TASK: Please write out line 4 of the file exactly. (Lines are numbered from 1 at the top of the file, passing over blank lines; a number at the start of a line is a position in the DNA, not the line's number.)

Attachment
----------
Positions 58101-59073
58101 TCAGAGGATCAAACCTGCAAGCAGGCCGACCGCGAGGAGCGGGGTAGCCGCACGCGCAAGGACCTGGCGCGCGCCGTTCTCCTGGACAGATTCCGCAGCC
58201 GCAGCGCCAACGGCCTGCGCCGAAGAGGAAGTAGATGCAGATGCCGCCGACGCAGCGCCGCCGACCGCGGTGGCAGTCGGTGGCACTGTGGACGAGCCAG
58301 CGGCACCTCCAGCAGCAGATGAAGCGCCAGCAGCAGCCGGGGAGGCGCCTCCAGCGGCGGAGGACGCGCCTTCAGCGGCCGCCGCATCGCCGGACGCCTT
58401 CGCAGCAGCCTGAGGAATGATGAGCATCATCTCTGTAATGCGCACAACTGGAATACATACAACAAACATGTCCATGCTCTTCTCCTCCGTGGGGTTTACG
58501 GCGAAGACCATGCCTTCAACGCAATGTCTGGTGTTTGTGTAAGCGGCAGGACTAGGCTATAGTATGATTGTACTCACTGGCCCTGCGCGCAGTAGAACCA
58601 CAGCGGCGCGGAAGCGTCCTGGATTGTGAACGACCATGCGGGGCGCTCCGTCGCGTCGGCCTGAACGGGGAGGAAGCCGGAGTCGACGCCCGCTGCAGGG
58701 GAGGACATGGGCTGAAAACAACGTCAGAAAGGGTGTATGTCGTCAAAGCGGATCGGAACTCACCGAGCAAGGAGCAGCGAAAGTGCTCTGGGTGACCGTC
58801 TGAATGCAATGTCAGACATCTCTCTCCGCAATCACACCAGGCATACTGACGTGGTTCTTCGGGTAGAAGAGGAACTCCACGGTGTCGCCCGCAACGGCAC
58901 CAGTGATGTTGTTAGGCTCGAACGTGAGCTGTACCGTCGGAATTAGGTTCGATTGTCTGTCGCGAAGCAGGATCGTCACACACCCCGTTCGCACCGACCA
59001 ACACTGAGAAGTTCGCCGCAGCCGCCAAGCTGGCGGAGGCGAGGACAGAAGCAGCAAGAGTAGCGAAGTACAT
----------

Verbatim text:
58301 CGGCACCTCCAGCAGCAGATGAAGCGCCAGCAGCAGCCGGGGAGGCGCCTCCAGCGGCGGAGGACGCGCCTTCAGCGGCCGCCGCATCGCCGGACGCCTT